Mixer shuts down

As I write this, the top channel in Mixer is now broadcasting a Pokémon Yellow broadcast played by anyone in question – á la Twitch Plays Pokémon. It is labeled “YouPlay Gifts: Mixer Doomsday Group. Let’s go one last time! (Day 19/19), ”and 1,337 in attendance. Almost every other detail on the site is named after the same topic. It is largely uplifted by previous radio stations that encourage viewers to follow Twitch broadcasters and radioers on AFK but broadcast the game anyway. Although its strike may be suspended, Mixer is dead, and the site closed today with a Microsoft announcement in June.

This was not always the case. Although Mixer tracks almost every other live streaming site on almost any metric you can name, they have been able to develop a dedicated community of partners who love to broadcast on site because it is small and very sticky. It wasn’t Twitch. Mixer also started a war of segregation of people working differently, setting wages with great talent and initiating some unpopular negotiations across the industry, which could be its lasting legacy. And the technology that enabled the site was incredibly low, which meant that developers could communicate with their viewers almost in real time. But the site has never captured a large, regular audience, which requires Microsoft to specify how much it costs to keep the lights on.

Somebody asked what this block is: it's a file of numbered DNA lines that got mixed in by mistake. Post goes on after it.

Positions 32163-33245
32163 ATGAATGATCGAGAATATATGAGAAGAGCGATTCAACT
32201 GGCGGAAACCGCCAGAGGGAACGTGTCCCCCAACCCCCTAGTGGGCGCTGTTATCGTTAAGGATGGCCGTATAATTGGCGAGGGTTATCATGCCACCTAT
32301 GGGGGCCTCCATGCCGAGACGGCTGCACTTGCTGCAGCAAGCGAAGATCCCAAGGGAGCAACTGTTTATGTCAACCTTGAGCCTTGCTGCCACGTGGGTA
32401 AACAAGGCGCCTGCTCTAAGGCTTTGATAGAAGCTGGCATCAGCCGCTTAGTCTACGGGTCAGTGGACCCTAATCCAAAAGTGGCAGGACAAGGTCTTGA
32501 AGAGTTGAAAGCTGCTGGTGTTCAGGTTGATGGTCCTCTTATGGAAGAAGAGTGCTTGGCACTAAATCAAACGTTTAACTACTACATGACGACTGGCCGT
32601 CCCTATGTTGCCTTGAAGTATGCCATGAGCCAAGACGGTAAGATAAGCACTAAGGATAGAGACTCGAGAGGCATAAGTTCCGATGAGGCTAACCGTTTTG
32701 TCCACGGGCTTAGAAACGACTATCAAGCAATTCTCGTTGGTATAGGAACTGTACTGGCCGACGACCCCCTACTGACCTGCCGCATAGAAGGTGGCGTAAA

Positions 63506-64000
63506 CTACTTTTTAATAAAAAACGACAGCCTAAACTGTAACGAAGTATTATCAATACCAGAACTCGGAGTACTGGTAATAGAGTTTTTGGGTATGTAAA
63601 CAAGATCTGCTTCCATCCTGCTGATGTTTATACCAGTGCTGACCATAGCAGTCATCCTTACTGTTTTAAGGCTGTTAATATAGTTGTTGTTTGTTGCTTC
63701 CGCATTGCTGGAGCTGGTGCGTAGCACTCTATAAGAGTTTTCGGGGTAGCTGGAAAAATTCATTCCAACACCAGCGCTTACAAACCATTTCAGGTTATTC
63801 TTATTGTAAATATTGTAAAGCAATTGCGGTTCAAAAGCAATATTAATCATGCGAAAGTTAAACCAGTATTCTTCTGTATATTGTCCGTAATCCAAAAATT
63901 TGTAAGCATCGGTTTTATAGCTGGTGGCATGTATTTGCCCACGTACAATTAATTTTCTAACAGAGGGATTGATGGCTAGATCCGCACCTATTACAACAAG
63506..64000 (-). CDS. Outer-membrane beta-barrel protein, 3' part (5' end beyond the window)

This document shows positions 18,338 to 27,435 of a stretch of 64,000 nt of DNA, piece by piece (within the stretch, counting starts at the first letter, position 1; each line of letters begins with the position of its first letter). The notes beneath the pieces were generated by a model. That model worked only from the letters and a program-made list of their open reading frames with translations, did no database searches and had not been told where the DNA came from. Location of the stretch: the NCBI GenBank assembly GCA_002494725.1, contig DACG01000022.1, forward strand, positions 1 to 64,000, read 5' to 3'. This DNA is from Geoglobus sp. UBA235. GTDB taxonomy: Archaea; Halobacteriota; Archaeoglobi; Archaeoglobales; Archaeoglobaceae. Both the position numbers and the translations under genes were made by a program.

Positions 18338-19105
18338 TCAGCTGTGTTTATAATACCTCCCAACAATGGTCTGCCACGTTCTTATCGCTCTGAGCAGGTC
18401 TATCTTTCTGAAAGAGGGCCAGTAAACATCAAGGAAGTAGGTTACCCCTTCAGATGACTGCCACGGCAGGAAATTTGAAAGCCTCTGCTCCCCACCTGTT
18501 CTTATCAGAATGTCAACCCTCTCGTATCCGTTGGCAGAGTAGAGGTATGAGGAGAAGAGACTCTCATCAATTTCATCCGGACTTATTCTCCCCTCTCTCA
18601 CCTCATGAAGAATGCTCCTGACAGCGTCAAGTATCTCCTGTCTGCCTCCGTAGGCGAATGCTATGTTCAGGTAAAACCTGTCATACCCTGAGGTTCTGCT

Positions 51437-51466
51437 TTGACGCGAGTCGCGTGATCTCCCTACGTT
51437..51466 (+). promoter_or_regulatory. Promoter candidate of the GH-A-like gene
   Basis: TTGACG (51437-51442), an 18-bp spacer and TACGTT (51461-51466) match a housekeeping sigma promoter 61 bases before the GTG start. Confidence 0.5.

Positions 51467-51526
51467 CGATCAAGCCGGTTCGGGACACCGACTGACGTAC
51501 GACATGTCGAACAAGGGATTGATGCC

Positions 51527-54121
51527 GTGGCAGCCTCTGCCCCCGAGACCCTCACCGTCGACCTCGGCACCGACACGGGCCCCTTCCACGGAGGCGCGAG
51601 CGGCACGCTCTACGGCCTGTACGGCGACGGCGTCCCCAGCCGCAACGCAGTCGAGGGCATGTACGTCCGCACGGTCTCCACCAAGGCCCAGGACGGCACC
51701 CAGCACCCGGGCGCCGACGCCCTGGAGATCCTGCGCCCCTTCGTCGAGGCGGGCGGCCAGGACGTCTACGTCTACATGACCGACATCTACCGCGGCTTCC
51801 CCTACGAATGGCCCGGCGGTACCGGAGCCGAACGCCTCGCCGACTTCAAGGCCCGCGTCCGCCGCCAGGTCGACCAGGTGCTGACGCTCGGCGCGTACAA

I spent most of last month talking to Mixer partners about the closure. They were all amazed at how quickly things turned out; to one person, they felt as if they had lost their home. I got a real sense of community from them, as some of the broadcast on the site was almost family. Most of those people decided to go to Twitch, a place where, for some reason, they never felt welcome. For me, the most important thing about talking to those broadcasters is hearing about their departure from other activities, because their job now is to build their audience in a new environment. You can’t take all your viewers with you because there is no way to directly quantify the conditions that led to your channel – you can re-capture it, actually.

That said, you can also create a community of radio editors. Shortly after the announcement of Mixer’s “strategic partnership” with Facebook Gaming, the spreadsheet began streaming between Mixer (and earlier, Beam) a very long platform. It was a new Twitch username repository, designed to help developers find each other. There, written alphabetically and linked, it was the people who made Mixer what it is, ready to show each other again.

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